« Reflecting on Supply Chain Education | Main | RFID Grows from Common Sense Logistics to Potential Life-Saving Equipment »

3D Printing and the Next Big Shift in the Global Supply Chain Network

By Dr. Robert L. Gordon | 03/17/2015 | 5:24 AM | Categories: Current Affairs


Guest Post By Dr. Mindy Perot, faculty member at American Public University

3-D printing is another term for additive manufacturing, an emerging technology utilized to fabricate items in a layer-by-layer process. This is the exact opposite to the conventional machining, forging, molding, and casting processes that exist in today’s manufacturing operations. This technology will influence logistics and supply chain operations, causing the next big shift in the global supply chain network.

Currently, the technology is limited to prototyping, customization, and production of small volume items because of the expense and time required to facilitate the process. However, as we have seen with all predecessors, prices will come down and processes will become faster, allowing for an economically feasible and higher volume capability.

Impact on Logistics and Supply Chain Operations

Waste Elimination–The newer technology prevents the scrap and waste that the traditional subtractive and reductive processes create while still maintaining the lean and quality advantages of conventional processes. 

Reduced and New Inventory Requirements–The ability to produce an item at the point of need significantly reduces the requirement to hold inventory. In addition, items in inventory would become gases and raw materials in the forms of powder, requiring different and reduced warehousing requirements.

Different Relationships with Suppliers and Retailers–The tiers of component suppliers may not be required because the manufacturing process of all items could take place in a single facility. Orders could be placed by the customer, fulfilled directly by the manufacturer, and shipped direct from the manufacturer to the customer—eliminating the need for intermediate retailers

Expanded Flexibility–The capability offers more flexibility when it comes to customization and shorter lead times. Traditional manufacturing processes focus on standardization and achievement of economies of scale to gain efficiencies. The new capability leans more toward economies of scope instead of economies of scale in manufacturing processes.

Reduced Transportation Costs–Products are often lighter in weight, which could cause changes in transportation systems. Manufacturing locations could change because products that were once produced at another location to take advantage of low cost labor and/or raw materials and tiered suppliers could now be near-sourced reducing the shipping volumes and requirements and vastly changing shipment profiles.

Reduced Carbon Footprint–In addition to the reduction in waste, 3-D printing requires less energy to facilitate the manufacturing processes.

Challenges of 3-D Printing

There are challenges associated with 3-D printing such as regulatory and policy barriers, challenges with safety considerations of products manufactured and the shipment and storage of the raw materials, potential issues associated with patents and how digital files would be maintained and exchanged, and more environmental considerations and restrictions on materials.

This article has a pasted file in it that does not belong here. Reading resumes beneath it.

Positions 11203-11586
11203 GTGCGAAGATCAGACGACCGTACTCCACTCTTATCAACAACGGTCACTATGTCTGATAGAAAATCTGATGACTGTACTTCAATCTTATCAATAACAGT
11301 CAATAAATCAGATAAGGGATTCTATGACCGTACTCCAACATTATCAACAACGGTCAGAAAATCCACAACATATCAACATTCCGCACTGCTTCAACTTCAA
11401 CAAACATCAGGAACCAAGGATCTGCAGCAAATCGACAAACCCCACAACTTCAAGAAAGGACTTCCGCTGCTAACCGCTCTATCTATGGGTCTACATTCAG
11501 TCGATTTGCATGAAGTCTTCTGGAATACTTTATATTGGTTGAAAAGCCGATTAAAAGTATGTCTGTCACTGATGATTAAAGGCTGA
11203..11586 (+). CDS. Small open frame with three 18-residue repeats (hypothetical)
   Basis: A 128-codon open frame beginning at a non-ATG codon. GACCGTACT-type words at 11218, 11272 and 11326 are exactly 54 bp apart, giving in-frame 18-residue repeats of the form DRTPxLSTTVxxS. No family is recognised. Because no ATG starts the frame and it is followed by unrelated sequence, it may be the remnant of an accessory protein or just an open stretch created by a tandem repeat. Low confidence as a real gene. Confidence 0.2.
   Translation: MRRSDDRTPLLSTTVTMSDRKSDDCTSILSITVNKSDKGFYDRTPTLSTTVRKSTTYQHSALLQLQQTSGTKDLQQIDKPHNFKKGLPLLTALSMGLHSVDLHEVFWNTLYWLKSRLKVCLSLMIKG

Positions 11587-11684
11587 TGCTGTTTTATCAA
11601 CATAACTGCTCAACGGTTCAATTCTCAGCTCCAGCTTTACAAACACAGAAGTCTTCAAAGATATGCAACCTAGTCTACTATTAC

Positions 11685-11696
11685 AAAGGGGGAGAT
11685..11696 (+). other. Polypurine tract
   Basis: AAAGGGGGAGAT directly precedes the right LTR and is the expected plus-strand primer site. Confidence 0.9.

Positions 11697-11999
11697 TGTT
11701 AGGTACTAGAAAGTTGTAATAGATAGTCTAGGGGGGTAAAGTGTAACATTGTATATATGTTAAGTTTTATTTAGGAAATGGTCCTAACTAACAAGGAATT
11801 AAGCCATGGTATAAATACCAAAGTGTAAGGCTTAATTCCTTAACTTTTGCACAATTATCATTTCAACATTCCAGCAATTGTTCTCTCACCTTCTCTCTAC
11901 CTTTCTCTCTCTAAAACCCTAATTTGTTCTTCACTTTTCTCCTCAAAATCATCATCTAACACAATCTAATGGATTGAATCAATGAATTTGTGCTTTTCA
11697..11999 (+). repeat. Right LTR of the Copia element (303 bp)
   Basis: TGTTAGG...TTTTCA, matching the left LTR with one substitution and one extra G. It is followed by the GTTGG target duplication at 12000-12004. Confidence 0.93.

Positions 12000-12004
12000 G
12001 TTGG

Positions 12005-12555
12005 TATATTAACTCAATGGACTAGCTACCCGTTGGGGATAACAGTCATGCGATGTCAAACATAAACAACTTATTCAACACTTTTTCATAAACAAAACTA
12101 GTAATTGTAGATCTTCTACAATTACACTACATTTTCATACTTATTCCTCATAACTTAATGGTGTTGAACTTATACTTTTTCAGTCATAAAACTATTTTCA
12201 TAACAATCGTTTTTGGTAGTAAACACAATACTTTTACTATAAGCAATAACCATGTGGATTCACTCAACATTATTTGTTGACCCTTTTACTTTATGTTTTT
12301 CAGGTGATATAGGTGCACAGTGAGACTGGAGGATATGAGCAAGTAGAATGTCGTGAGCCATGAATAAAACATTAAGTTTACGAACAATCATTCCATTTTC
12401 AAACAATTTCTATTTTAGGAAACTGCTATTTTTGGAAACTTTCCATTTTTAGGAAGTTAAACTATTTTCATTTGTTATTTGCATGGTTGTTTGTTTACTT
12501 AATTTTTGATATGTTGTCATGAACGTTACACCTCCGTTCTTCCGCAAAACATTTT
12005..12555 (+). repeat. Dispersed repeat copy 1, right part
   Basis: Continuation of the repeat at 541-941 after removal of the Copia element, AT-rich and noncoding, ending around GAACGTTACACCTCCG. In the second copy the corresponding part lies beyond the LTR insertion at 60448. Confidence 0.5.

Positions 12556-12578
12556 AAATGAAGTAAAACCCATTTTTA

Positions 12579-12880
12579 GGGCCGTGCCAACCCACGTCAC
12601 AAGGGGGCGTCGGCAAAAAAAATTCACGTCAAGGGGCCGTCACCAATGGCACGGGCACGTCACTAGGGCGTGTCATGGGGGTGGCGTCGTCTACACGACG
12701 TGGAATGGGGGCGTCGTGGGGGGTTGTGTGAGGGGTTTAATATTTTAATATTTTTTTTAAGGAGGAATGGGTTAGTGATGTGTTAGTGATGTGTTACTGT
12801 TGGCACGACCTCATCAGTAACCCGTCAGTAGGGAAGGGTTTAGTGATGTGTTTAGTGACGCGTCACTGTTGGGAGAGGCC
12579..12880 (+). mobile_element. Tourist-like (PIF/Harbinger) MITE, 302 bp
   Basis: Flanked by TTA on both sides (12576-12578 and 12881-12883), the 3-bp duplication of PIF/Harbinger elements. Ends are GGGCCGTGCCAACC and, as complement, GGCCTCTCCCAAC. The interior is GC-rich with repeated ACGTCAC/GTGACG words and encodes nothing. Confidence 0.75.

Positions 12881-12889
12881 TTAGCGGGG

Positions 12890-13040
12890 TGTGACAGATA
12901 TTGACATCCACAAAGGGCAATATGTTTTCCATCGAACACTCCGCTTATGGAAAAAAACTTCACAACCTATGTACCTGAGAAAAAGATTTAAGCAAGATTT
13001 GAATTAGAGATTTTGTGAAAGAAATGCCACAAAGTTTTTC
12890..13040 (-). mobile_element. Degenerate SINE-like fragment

“In 2012, President Obama called for the creation of a National Network for Manufacturing Innovation (NNMI), consisting of regional hubs to accelerate development, scale-up, and adoption of cutting edge manufacturing technologies” ( Additive Manufacturing Portal). Further in Aug. 2012, the National Additive Manufacturing Innovation Institute was established and in Oct. 2013 it announced its new identity, America Makes.

As more senior level emphasis and research and development are applied to the application of 3-D printing, the closer it becomes to a reality. Some have predicted that it will take less than 10 years for this capability to be widely implemented.

About the Author

Dr. Mindy Perot teaches courses in transportation and logistics management as adjunct faculty for American Public University and in a full time capacity serves as a Course Director at the Army Logistics University. Prior to this, Dr. Perot worked on the business side supporting pursuits to improve logistics and supply chain operations for the Army. Her research interests include logistics, supply chains, leadership, and adult education.




By submitting your comments, you agree to our Terms of Service.

The opinions expressed herein are those solely of the participants, and do not necessarily represent the views of Agile Business Media, LLC., its properties or its employees.

About Dr. Robert Lee Gordon

Dr. Robert Lee Gordon

Dr. Robert Lee Gordon is program director of the Reverse Logistics department at American Public University. Dr. Gordon has over twenty-five years of professional experience in supply chain management and human resources. He holds a Doctorate of Management and Organizational Leadership and a Masters of Business Administration from the University of Phoenix, as well earning a Bachelor of Arts degree in History from UCLA. Dr. Gordon has spent more than 14 years teaching reverse logistics, transportation, project management, and human resources. He has published articles on reverse logistics; supply chain management; project management; human resources; education, and complexity. He has also published four books on Reverse Logistics Management; Complexity and Project Management; Virtual Project Management Organizations, and Successful Program Management..

Recent Comments

Subscribe to DC Velocity

Subscribe to DC Velocity Start your FREE subscription to DC Velocity!

Subscribe to DC Velocity
Go digital